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This England

This England is the quarterly magazine for all who love our green and pleasant land and are unashamedly proud of their English roots. Published since 1968 the magazine has now become one of England’s best loved magazines and has a readership of over 115,000 people from around the world. As well as being popular in England it outsells all other British heritage magazines in Canada, Australia, New Zealand, South Africa and is sent to readers in every country of the world. Published in Cheltenham, in the heart of picturesque Gloucestershire, the magazine is edited, printed and despatched direct from England. Subscribe today and celebrate all that is best about England and the English way of life.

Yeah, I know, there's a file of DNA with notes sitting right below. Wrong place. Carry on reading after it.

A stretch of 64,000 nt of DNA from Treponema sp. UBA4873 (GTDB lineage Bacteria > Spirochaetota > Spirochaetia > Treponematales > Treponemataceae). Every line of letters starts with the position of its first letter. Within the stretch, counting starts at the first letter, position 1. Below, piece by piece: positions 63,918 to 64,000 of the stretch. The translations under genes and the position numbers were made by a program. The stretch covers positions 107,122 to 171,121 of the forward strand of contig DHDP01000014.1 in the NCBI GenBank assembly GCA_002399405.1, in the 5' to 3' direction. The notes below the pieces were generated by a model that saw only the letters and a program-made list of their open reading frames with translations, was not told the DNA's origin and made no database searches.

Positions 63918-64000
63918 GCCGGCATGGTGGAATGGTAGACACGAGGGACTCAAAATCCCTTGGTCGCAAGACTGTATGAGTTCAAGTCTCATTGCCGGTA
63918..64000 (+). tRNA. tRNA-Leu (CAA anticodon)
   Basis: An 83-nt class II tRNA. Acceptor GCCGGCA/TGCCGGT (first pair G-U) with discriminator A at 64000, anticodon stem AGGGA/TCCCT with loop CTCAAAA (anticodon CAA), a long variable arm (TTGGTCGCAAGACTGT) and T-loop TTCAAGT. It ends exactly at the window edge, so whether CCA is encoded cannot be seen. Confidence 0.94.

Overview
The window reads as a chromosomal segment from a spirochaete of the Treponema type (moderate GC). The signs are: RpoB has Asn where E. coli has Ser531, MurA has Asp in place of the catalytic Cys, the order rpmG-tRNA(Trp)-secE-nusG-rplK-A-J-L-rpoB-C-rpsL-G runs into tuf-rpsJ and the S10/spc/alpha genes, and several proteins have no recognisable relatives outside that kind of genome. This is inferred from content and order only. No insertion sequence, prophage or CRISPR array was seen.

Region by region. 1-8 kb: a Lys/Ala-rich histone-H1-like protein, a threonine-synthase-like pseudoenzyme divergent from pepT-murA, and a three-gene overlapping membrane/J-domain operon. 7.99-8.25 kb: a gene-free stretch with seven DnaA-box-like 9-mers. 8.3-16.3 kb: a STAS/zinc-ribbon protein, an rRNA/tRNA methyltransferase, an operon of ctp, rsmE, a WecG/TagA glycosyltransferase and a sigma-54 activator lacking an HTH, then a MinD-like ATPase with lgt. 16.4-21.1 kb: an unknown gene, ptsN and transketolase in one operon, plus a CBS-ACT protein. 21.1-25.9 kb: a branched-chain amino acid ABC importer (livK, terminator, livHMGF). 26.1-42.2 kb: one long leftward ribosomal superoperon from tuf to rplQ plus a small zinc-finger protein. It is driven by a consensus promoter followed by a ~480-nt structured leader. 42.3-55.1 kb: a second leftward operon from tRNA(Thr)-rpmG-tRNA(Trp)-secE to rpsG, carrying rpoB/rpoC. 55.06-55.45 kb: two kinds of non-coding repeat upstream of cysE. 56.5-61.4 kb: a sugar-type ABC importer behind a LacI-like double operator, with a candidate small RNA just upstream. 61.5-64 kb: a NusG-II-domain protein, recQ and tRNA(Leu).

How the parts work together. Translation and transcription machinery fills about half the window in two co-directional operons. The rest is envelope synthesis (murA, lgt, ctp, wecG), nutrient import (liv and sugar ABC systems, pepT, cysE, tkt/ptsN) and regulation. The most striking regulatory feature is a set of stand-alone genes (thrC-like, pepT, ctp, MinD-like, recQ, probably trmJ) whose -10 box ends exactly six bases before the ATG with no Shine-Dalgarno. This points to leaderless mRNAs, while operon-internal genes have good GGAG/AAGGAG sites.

Opinions about King